During the extended sub-freezing temperatures, I heard from “Sam,” a faith-based volunteer who serves Meals on Wheels.
Sam was trying to get help for “Joe,” a man in his 70s who lives alone in small travel-trailer that is no longer towable. Joe is living on the edge of poverty in conditions that threaten his life.
Joe’s trailer has no water. A space heater struggles to keep temperatures inside the thin walls above freezing. For all of its limitations, the once-abandoned trailer now contains all of Joe’s earthly possessions and is Joe’s home.
Sam hoped that I could help him to help Joe. Sam already had called the Office of Aging. Staff there said that, unless Joe is willing to accept the conditions of the help, they could not do anything. Joe wants to be warm, but he is afraid that he will lose everything if he leaves his trailer.
Anticipating my next question, Sam said “Joe is not demented.” Joe is scarred by a lengthy prison sentence for a criminal act that Sam believes could have been defended by a top-notch attorney. Having been incarcerated, Joe now values his independence, even though he is alone, broke and cold.
I could anticipate Sam’s next questions: “Dave, can you help me? What should I do?” My answer was not what Sam hoped to hear.
Joe cannot be forced to leave his trailer unless costly legal action is initiated against the owner of the land under Joe’s trailer, or against Joe himself. Sam neither wants to ask the government to condemn Joe’s home, nor petition the Orphan’s Court to ask a judge to declare Joe to be an “incapacitated person.”
One of my greatest challenges is to meet with an older person who is living on the edge, trying to balance a sense of independence with a sense of dignity. We don’t often interact with older people like Joe. The clients we see are middle-class persons who are not living on the edge of poverty, but on the edge of safety and cognitive awareness.
We regularly hear from people like “Nancy,” a concerned daughter whose father, “Fred,” is living alone, unable to use the stairs safely to get to the second floor bathroom and bedroom, and unable to remember when to take medications. We have more options for Nancy and Fred than we do for Sam and Joe.
In each case, it is important to focus on the older person, such as Fred or Joe. What do they want? Is what they want “a threat to themselves or others?” Is it such a threat that the government needs to take control of their decisions?
That might sound too melodramatic, but the process of petitioning for guardianship is one of getting a judge to listen to enough evidence to conclude that an adult citizen is no longer capable of making decisions for him or herself. If that is the conclusion, the Orphan’s Court will appoint a guardian, who is usually a family member.
If a family member is not available or willing, as in Joe’s case, then an agency will take over the incapacitated person’s affairs and make decisions. Taking away the rights of an older person to be independent is not an easy decision for a judge.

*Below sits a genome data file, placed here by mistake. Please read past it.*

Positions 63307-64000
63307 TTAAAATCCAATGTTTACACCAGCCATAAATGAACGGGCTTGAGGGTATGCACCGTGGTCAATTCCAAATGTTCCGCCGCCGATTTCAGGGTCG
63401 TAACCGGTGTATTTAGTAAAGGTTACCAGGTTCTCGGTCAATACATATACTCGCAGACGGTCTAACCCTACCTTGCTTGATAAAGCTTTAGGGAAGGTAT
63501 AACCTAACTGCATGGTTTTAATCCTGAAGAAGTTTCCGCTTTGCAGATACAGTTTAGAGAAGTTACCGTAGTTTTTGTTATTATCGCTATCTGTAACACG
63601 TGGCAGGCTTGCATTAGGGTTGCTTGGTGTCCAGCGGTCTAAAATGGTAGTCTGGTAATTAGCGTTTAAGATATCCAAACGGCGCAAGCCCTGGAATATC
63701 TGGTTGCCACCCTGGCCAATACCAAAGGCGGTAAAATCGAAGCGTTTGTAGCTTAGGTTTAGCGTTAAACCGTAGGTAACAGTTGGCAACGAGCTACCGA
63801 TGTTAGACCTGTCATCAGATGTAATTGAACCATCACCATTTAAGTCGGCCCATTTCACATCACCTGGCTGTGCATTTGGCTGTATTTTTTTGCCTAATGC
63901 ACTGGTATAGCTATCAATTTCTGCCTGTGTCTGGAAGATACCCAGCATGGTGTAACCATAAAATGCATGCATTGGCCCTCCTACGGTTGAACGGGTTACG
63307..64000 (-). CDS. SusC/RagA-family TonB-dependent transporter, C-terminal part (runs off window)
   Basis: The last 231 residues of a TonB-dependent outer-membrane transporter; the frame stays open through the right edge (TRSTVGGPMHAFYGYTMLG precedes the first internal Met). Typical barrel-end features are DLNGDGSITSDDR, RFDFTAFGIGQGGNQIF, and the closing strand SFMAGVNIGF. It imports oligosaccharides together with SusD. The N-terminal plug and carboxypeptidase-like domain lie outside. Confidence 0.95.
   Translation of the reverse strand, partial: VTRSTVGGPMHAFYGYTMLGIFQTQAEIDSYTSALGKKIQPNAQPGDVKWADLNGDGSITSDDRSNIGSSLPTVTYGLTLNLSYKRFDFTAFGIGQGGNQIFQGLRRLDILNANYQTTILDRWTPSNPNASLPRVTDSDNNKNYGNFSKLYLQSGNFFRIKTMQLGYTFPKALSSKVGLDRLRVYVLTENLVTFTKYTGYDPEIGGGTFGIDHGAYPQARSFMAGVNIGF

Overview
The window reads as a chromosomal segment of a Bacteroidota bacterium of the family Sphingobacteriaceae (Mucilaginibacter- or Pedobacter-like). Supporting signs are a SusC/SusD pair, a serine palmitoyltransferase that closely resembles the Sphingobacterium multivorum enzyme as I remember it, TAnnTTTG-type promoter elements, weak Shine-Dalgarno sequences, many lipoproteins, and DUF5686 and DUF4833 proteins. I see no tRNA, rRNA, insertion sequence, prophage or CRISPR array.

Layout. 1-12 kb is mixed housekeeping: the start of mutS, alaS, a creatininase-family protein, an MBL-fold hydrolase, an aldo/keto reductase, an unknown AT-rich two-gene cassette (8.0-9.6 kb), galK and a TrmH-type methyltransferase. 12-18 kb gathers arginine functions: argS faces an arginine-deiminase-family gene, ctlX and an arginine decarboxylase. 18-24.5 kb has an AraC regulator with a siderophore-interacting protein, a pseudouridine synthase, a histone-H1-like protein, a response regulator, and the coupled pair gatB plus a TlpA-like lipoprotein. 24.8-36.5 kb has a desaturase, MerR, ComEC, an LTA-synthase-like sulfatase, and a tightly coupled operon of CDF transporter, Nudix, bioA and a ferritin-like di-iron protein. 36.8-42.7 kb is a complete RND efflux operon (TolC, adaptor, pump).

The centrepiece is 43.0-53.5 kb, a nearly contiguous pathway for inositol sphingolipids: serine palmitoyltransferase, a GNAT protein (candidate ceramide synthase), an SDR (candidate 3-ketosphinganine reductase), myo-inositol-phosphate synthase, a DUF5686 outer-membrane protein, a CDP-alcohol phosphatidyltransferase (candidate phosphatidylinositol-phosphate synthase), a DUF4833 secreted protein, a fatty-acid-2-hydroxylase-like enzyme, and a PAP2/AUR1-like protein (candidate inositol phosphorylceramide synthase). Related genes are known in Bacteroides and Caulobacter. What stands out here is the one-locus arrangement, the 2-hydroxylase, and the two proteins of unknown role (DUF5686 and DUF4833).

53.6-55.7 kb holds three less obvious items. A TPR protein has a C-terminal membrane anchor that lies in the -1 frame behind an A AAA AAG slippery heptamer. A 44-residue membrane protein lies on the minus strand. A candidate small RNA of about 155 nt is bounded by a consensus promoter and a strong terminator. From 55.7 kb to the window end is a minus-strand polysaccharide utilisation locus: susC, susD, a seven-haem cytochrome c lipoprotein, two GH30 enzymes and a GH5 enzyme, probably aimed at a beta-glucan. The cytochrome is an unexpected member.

When we encounter a person such as Fred, we must win his confidence to become our client. Legal counseling can usually motivate our client to cooperate and get the help he needs, even if it sometimes means relocating to a care facility. While our focus is always centered on what is best for our client, sometimes our client can be motivated by a plan that creates an asset preservation opportunity for his family. Asset preservation is a coincidental benefit for a family caregiver, such as Nancy, who is not motivated by asset preservation, but for the safety of her parent, Fred.
A case becomes more complex when we can’t reason with our client to create a safe care plan. A petition of guardianship is a final option. We won’t get into the details of the guardianship process here. Several previously published articles that discuss that subject are on our website.
So what might Sam do to help Joe now? After the cold passes, Joe probably will want to return to his independent life in his discarded travel-trailer. Sam understands that an effort to get Joe’s trailer to be condemned as uninhabitable, or to petition the Orphan’s Court to have Joe be declared to an incapacitated person, would be opposed by Joe. Even if Sam would not care about that, such efforts would require time and money, and in all likelihood would not reach the outcomes Sam might imagine.
Ultimately, I suggested that Sam might help Joe to get in from the cold in the closest homeless shelter to Joe’s trailer. If Joe’s trailer had been in Cumberland County, I would have suggested that Sam contact Carlisle Cares, whose mission is “serving the emergency needs of those without a home with compassion, respect and resources.”
To learn more about Carlisle Cares, visit its website. Or, better yet, you can attend its upcoming fundraiser, the world premiere showing of “The Leisure Seekers,” this coming Wednesday, Jan. 17 at the Carlisle Theatre. “The Leisure Seekers” stars Donald Sutherland and Helen Mirren. Since next Wednesday’s showing really is a world premiere, all I know is that the movie’s theme involves a Maine-to-Florida trip in a recreational vehicle by a couple, one of whom has Alzheimer’s disease.
You are most likely neither homeless nor living with Alzheimer’s disease, but you almost certainly have known someone who is. Next Wednesday is a chance to learn more about both. Tickets to Carlisle Cares’ fundraiser are available online or from the Carlisle Theatre at a cost of $25 per ticket.